Prologue to Copenhagen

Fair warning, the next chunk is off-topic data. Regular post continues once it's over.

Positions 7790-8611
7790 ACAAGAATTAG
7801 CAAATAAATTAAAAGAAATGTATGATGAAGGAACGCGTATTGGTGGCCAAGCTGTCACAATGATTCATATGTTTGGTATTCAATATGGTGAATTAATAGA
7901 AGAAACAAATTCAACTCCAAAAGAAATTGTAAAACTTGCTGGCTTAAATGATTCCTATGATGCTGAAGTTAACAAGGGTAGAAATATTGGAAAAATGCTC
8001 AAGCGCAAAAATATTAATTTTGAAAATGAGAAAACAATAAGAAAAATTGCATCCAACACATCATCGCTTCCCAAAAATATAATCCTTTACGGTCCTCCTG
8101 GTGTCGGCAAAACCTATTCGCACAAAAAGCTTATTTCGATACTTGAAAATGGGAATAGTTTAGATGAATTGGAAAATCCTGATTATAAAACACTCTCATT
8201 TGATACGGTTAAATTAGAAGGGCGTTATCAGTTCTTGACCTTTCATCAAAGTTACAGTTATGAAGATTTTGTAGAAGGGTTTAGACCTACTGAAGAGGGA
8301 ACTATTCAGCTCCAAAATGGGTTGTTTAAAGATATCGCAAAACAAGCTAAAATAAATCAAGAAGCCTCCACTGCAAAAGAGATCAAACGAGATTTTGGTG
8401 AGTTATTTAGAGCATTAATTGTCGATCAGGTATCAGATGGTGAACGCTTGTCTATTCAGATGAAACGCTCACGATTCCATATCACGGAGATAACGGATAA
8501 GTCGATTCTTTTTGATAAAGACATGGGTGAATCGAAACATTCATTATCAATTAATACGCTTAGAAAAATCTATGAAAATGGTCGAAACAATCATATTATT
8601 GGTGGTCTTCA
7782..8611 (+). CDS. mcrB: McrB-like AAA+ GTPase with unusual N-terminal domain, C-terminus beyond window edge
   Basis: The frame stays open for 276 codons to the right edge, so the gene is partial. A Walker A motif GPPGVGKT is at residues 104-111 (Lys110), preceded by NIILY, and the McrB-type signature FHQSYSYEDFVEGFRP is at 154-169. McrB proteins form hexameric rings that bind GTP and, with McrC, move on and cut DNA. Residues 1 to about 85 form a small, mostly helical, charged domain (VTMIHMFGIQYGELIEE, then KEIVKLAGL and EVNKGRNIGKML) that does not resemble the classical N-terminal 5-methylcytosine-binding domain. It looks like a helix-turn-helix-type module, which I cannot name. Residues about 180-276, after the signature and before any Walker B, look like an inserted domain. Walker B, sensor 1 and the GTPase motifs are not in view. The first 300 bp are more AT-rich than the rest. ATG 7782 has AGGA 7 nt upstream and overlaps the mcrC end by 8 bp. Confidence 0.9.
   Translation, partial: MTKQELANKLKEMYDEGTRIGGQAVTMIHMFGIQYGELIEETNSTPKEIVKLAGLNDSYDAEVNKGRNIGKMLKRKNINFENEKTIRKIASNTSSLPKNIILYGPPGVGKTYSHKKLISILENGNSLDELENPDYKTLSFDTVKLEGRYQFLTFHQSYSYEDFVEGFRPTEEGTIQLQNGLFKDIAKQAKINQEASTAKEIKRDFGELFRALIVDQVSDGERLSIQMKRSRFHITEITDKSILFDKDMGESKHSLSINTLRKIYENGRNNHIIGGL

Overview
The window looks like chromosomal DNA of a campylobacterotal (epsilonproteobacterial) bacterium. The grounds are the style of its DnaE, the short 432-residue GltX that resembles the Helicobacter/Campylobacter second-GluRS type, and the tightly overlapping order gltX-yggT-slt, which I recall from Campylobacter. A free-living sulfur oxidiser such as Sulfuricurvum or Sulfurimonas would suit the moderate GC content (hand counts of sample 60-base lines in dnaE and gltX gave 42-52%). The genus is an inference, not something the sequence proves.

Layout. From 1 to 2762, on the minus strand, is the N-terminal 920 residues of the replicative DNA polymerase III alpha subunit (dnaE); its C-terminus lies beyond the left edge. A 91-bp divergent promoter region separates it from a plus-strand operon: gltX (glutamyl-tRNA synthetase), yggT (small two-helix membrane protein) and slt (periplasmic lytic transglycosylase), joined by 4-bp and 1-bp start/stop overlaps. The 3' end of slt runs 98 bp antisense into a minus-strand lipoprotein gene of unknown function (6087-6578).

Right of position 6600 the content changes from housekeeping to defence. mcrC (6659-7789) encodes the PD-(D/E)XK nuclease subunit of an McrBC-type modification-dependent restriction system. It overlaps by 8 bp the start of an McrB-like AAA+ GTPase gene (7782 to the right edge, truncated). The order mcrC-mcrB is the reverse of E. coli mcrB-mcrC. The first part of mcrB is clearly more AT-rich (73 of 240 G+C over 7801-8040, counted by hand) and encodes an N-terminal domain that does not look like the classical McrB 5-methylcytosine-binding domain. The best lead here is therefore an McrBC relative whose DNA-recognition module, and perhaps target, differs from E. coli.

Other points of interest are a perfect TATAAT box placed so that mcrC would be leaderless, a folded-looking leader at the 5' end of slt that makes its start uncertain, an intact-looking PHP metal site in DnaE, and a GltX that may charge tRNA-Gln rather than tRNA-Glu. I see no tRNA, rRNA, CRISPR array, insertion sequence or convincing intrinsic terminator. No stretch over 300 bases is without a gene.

As a prologue to the COP 15 in Copenhagen, protesters took to the streets across the country in a national day of climate justice action. From die-ins, to fasts, to streets protests, to locked down acts of civil disobedience, citizens groups called for a halt to new coal-fired plant construction, the abolishment of mountaintop removal mining, derided watered-down cap ‘n trade legislation, and appealed to governmental leaders to transition to clean energy sources. On the 10th anniversary of the Seattle globalization protests, today’s actions also took place on the heels of a new study by the Physicians for Social Responsibility that coal “contributes to four of the top five causes of mortality in the U.S. and is responsible for increasing the incidence of major diseases already affecting large portions of the U.S. population.” “The findings of this report are clear: while the U.S. relies heavily on coal for its energy needs, the consequences of that reliance for our health are grave,” said Alan H. Lockwood, MD FAAN, a principal author of the report and a professor of neurology at the University at Buffalo. “These stark conclusions leave no room for doubt or delay,” says Kristen Welker-Hood, SCD MSN RN, PSR’s director of environment and health programs. “The time has come for our nation to establish a health-driven energy policy that replaces our dependence on coal with clean, safe alternatives. Business as usual is extracting a deadly price on our health. Coal is no longer an option.” Outside of Greenville, South Carolina, four protesters were arrested for locking down a truck convoy delivering nearly 2 million pounds of equipment to the new Duke Energy Cliffside coal-fired power plant in North Carolina. According to most estimates, the conventional, pulverized coal technology at the Duke plant will needlessly pump over 6 million tons of carbon dioxide annually. Citizens groups from around the region have held numerous protests against the Cliffside plant this past year, pointing out seven key reasons why it is not only dangerous but unnecessary. A study this spring by emeritus Duke University economist John Blackburn concluded: